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Undergraduate News

Undergrads Explore National Identity and Nationalism in Washington, D.C.

For SNF Paideia designated course, COMM 4460: Media Industries and Nationalism, students took a class trip to the nation's capital.

Graduate Student News

From Crisis Communications to Dissecting a Decade of TV News

Wolken is a third-year student in Communication and Political Science.


Misperceptions Between Political Parties Could Erode Democracy in the U.S.

A new study finds that while most Americans share democratic values, Democrats and Republicans suspect members of the opposing party do not.


Over Half of Americans Disapprove of Supreme Court as Trust Plummets

Trust that the U.S. Supreme Court is operating in the best interests of the American people has plummeted.


The television and the President

On this day in 1947, Harry Truman delivered the first televised presidential speech. Communications expert David Eisenhower looks at the history of politics and media and the significance of this moment 75 years later.


Annenberg Conversations to Focus on Public Service in a Time of Polarization in 2022-2023 Academic Year

This year's Annenberg Conversations event series will focus on civic engagement during turbulent times.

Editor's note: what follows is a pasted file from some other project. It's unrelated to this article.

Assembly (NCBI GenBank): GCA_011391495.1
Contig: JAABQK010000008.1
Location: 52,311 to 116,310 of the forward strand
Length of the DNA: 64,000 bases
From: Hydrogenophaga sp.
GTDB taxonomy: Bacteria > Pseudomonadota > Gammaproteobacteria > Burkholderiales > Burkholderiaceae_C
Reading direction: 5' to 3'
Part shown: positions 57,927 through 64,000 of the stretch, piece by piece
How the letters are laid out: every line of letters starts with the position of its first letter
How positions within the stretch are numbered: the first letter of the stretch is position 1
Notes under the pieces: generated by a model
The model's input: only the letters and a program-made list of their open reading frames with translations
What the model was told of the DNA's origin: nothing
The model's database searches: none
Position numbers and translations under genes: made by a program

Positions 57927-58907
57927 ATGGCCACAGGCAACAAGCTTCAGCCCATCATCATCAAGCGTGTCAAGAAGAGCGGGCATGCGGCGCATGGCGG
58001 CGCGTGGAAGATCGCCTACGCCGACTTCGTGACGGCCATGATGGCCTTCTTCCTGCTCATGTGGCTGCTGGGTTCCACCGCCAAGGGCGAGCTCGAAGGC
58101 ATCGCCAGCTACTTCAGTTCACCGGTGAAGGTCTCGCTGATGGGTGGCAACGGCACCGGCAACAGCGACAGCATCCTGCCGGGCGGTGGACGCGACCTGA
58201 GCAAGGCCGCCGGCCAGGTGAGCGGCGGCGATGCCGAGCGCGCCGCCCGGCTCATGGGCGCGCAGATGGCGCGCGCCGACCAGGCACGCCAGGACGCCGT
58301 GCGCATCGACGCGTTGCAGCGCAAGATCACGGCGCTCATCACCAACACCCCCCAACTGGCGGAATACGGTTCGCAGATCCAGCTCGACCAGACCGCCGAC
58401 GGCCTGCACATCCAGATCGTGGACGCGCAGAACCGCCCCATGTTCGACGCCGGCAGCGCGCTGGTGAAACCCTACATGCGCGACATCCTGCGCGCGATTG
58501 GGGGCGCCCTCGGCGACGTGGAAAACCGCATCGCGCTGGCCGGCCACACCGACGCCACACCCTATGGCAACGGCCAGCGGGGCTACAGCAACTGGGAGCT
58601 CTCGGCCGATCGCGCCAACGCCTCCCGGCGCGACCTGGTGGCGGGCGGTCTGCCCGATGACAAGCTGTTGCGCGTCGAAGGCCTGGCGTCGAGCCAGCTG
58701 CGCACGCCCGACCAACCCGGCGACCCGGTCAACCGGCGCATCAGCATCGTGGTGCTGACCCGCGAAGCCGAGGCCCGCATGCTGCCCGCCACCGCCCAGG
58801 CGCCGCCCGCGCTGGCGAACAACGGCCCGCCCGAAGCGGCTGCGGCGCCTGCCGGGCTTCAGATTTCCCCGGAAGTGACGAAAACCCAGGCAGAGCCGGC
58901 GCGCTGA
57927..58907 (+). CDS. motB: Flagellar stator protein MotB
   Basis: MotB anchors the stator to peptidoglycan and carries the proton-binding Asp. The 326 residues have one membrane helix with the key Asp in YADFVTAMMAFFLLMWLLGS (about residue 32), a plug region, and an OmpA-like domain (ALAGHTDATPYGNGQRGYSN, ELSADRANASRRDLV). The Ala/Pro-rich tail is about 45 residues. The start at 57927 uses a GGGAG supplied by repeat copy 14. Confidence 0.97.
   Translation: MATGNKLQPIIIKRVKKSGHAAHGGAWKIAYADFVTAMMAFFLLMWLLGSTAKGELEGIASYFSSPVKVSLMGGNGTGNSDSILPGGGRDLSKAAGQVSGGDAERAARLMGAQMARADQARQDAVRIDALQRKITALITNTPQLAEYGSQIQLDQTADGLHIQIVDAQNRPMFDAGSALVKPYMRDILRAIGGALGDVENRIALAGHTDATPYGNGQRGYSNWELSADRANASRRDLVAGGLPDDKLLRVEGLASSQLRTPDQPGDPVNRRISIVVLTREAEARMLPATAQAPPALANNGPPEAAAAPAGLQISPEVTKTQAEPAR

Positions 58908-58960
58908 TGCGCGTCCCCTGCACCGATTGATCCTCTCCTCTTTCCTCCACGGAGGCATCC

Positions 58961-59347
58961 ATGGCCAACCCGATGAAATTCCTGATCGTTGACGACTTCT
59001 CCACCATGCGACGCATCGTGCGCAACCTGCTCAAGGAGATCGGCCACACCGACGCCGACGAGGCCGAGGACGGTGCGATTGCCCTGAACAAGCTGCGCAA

Graduate Student News

How Media Coverage Comparing Politics to Sports Shapes Political Attitudes

Alex Tolkin, a joint doctoral student in political science and communication, studies how media coverage that compares politics to sports shapes political attitudes and general worldviews.


Americans’ Civics Knowledge Drops on First Amendment and Branches of Government

After two years of considerable improvement, Americans’ knowledge of some basic facts about their government has fallen.

Faculty News

The Dean Has Left the Building: Michael Delli Carpini Heads into Retirement

Delli Carpini reflects back on his 19-year tenure at Annenberg and looks to the future.


Intervention Video from the Peace and Conflict Neuroscience Lab Wins Stanford University’s Strengthening Democracy Challenge

The video reduced anti-democratic attitudes, support for partisan violence, and partisan animosity among 32,000 Americans.